FCC Recommends Code of Conduct for ISPs

In an earlier blog we mentioned the recommendations made by the CSRIC (Communications Security, Reliability and Interoperability Council), a Federal Advisory Committee for the Federal Communications Commission (FCC), to improve Internet safety. This is a set of industry-wide best practices for ISPs and other organizations that operate critical infrastructure. The voluntary best practices outlined in the recommendations are designed to address three main cyber-security issues facing commercial networks and the Internet:
• domain name fraud
• botnets
• IP route hijacking
domain name fraud – CSRIC recommends that ISPs implement best practices to better secure the Domain Name System. In 2008 an exploitation method was documented by Dan Kaminsky on how traffic could be redirected to a false site. The lack of security for DNS has enabled spoofing, allowing Internet criminals to coax credit card numbers and personal data from users who do not realize they are on an illegitimate website. DNSSEC is a set of secure protocol extensions that prevent such fraudulent activity. This recommendation is a significant first step toward full DNSSEC implementation.
botnets –To reduce the threat of botnets in residential networks, CSRIC recommends a voluntary Anti-Bot Code of Conduct for ISPs
A botnet is a network of private computers that are–unbeknownst to the computers’ owners–infected with malicious software. Botnets enable criminals to steal personally identifiable information and launch distributed denial-of-service (DDoS) attacks against websites. As this article explains, botnets represent a serious problem for all internet users, which is why the Communications, Security, Reliability and Interoperability Council (CSRIC), an industry advisory group, is now asking U.S.-based internet service providers (ISPs) to adopt a “code of conduct” for weeding out botnet infections.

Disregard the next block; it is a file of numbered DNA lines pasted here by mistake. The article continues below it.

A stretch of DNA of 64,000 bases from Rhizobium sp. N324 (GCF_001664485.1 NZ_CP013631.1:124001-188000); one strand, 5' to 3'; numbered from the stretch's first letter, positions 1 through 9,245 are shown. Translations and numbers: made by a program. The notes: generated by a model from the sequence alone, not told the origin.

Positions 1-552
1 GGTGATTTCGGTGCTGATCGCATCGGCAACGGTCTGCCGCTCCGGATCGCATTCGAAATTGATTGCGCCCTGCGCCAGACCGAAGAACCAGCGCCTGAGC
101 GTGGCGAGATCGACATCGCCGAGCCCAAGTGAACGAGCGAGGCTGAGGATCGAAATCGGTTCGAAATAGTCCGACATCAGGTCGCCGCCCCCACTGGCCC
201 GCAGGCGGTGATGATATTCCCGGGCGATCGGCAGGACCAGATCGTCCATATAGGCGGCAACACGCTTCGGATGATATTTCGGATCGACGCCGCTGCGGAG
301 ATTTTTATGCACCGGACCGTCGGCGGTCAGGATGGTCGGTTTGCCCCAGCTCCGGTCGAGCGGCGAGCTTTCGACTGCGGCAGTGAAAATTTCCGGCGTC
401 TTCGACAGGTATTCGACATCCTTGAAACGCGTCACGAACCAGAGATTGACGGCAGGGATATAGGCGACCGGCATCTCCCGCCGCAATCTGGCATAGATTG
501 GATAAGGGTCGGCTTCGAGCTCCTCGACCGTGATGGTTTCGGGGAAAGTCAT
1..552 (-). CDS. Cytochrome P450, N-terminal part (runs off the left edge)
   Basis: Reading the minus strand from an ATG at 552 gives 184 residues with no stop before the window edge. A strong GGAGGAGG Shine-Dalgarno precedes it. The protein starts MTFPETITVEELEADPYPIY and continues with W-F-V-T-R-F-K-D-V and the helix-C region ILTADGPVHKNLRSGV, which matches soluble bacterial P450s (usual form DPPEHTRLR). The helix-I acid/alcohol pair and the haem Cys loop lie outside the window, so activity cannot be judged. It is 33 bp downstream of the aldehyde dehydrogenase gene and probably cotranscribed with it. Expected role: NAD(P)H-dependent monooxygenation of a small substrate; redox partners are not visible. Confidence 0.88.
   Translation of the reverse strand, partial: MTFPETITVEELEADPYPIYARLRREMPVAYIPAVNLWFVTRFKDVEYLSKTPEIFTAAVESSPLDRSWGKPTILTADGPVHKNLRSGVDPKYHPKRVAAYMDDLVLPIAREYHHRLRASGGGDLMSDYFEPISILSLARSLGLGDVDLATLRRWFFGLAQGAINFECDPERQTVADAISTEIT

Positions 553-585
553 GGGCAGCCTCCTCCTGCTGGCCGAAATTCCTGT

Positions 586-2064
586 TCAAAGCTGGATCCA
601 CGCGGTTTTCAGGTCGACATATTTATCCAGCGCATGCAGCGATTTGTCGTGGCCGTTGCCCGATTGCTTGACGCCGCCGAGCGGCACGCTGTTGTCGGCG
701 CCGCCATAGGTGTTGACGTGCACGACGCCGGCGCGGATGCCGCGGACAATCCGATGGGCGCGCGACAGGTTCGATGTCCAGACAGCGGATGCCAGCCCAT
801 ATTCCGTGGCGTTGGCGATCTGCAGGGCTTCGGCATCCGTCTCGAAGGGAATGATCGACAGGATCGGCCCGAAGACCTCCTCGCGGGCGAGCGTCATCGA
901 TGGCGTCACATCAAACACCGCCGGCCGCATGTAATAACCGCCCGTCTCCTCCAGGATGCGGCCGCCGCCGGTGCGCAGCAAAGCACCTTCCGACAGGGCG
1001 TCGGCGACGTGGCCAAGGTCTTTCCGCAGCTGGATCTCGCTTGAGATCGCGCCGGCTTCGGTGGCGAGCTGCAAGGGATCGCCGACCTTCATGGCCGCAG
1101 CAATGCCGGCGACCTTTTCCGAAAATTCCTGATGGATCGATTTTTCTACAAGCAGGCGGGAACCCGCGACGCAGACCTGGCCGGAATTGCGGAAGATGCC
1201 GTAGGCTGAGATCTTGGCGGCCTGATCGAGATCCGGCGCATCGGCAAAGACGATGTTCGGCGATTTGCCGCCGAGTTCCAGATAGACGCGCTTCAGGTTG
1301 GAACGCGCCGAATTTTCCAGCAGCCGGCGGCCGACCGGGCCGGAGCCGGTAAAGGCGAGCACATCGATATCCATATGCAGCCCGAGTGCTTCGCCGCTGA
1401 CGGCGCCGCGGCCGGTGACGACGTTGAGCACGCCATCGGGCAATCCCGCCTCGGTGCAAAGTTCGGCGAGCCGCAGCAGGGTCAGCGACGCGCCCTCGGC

According to Michael O’Reirdan, a CSRIC Working Group chairman, nothing will make botnets go away, but implementing even a small fraction of the code’s major principles will make it harder for attackers to operate. Adhering to the code of conduct involves educating consumers about the dangers of botnets, taking steps toward the detection and remediation of the infections, and collaborating with other ISPs that have also agreed to follow the recommendations to increase Internet safety.
IP route hijacking – Today there is no verification of authorized routes. CSRIC recommends an industry framework to prevent Internet route hijacking (the erroneous routing of Internet traffic through potentially untrustworthy networks). CSRIC recommends that ISPs work to implement new technologies and practices to better assure safe and authorized routes. This is necessary to protect Internet traffic from possibly being exposed to unwanted packet scanning or not reaching the intended destination.
The FCC is not mandating that ISPs adhere to the recommendation. Instead, the guidelines encourage providers to voluntarily participate, just as they have been doing for years to help filter out spam. According to the FCC report, several major ISPs including AT&T, CenturyLink, Comcast, Cox, Sprint, Time Warner Cable, T-Mobile, and Verizon have agreed to implement the code of conduct.
Secure64 has developed a white paper covering the FCC recommendations and outlines how Secure64 can help with high performance DNS products to help deploy an internet infrastructure that can be trusted and lead the greater Internet safety. Contact us to learn more.